FPF FlexCollect the UK’s most extensive pilot for household collection and recycling of flexible plastic packaging launched in May 2022. The £2.9m project, managed by SUEZ recycling and recovery UK working with WRAP, RECOUP & Ecosurety, and funded by the Flexible Plastic Fund, UKRI SSPP, DEFRA and Zero Waste Scotland, brings together partners from across the value chain. It seeks to understand how to incorporate flexible plastic into existing collection services across different demographics and develop best practice and cost data ahead of the introduction of consistent collections and Extended Producer Responsibility reforms across the UK. 

In its first year, the project has rolled out collections to a combined total of over 20,000 households in five collection authorities - Cheltenham Borough Council, South Gloucestershire Council, Maldon District Council, Somerset Council and Newcastle City Council. Spanning urban, suburban and rural communities and incorporating fully comingled, twin stream and source segregated collections, the pilot authorities are providing a range or experiences and valuable insights on how to effectively incorporate flexible plastics into regular household collections in different areas.

A further four local authorities are set to join the project that will run until 2025.

Biffa is leading the way for sustainable waste management through the electrification and up-cycling of one of Britain’s largest fleet of bin lorries, paving the way for emissions-free collections.

In their new partnership with Lunaz, Biffa is working to transition their existing diesel refuse trucks over the next decade to clean-air electric powertrains. By upgrading rather than replacing a vehicle, each ‘Upcycled Electric Vehicle’ (UEV) emits zero tailpipe emissions and saves 21 tonnes of embedded carbon. With an initial order of up to ten 26-tonne UEV refuse trucks, this will save up to 210 tonnes in embedded carbon.

This is a key milestone in progress towards Biffa’s 2030 UN sustainable development commitment to reduce emissions by 50% and minimise the purchase of fossil fuelled trucks.

Not only does this transition support Biffa’s environmental commitments, but it also benefits the local economy, supporting over 300 jobs at Lunaz. Each UEV also represents significant savings for the taxpayer - totalling more than £1 million in public savings for every 20 vehicles upcycled and electrified instead of purchasing new EV equivalents.This project is just one example of what is capable, as Lunaz’s home facility in Silverstone England has capacity to up-cycle more than 1,110 industrial vehicles each year.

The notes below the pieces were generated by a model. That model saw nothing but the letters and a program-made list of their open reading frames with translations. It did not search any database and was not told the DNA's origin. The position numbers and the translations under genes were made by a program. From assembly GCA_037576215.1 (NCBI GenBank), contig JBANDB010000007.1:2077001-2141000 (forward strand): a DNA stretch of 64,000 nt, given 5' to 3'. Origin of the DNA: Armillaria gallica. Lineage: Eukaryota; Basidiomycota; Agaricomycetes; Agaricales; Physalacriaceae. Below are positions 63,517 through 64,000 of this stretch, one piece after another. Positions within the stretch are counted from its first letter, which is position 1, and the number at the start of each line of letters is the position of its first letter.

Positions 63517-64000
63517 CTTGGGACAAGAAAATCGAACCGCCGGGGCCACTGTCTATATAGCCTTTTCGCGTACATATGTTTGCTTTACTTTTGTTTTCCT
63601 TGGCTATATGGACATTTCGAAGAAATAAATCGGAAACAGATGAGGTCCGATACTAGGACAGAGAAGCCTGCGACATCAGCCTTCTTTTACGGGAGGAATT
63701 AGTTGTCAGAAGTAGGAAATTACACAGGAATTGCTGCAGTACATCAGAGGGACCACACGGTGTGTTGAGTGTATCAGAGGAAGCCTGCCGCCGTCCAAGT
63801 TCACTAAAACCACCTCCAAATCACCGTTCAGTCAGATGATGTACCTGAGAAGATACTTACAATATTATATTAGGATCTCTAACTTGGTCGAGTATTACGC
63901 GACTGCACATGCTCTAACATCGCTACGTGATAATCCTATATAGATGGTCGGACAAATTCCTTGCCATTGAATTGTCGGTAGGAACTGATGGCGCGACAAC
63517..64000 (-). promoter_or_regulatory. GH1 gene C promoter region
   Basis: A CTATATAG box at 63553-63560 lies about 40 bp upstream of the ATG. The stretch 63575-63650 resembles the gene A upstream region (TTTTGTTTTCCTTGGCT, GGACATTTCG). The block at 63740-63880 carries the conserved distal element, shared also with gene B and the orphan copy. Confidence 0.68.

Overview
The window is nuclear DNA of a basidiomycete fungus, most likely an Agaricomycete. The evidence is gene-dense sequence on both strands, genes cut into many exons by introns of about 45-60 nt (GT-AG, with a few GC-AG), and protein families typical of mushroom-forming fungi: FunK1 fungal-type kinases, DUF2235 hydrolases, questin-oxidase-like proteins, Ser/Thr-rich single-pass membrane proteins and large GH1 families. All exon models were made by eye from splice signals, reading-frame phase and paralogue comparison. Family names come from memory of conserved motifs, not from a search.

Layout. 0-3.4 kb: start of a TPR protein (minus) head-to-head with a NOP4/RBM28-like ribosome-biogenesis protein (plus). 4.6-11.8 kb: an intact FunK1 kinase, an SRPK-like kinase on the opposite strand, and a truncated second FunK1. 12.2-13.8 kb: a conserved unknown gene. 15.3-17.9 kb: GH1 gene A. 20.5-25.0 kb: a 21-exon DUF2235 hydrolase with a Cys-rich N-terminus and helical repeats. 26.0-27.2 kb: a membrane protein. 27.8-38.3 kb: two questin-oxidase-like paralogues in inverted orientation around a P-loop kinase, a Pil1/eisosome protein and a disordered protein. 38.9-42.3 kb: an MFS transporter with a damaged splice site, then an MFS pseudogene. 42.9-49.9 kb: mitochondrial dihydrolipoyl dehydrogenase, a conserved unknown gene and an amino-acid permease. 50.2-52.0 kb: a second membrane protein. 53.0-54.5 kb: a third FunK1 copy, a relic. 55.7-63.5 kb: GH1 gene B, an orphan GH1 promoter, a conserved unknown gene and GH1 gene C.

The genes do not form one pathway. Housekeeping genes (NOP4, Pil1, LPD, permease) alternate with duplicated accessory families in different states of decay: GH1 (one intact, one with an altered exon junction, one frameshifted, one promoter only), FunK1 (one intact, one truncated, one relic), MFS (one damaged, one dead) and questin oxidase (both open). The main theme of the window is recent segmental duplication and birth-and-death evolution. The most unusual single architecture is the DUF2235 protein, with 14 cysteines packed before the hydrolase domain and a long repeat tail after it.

Viridor has continued its investment in next-generation plastics recycling with a UK first in Avonmouth by co-locating plastics reprocessing and an energy recovery facility (ERF) in one building. This investment has enabled Viridor to fully recycle in the UK over 90% of the plastics it had previously exported. The Avonmouth Resource Recovery facility will cut UK plastic waste exports by c. 8% and is integral to delivering Viridor’s commitment to end plastic waste exports and invest in British recycling infrastructure. 

The ERF treats 320,000 tonnes of (previously landfilled) non-recyclable household waste every year, generating over 300 GWh of electricity per year, enough to power 84,000 homes. The plastics reprocessing facility can reprocess over 80,000 tonnes of plastic every year - more than 1.6 billion bottles, tubs, and trays – creating high grade recycled raw materials to return to the economy.  

Plastics recycling at the facility will save 126,000 tonnes of CO2 emissions per year, the equivalent of taking over 67,000 cars off the road. It has created 125 new jobs and over 500 people were employed onsite at the peak of its construction. 20 principal contractors were engaged during the build, with 40% of orders being placed with firms from South West England and Wales, making a substantial contribution to the regional economy.

Recycle Your Electricals launched “HypnoCat”, a pink fluffy cat on a mission to hypnotise the nation into recycling their small old electricals. Building upon its initial launch in 2020, over 80 local authority areas are now participating. The campaign was launched in response to waste electricals becoming one of the fastest growing waste streams in the UK.  

“HypnoCat” the fun character has been designed to hypnotise the nation into recycling their electricals. He will be issuing a series of rallying calls to local residents across social media, radio and billboards, including ‘Don’t bin them, recycle your electricals!’.  Local authorities will be participating by promoting the campaign messages across their social media channels.

The Recycle Your Electricals campaignis making recycling small old electricals easier than ever before by providing an information hub for the UK on how to recycle electricals, and a postcode locator with details of over 2,500 recycling, repair and reuse points across the UK.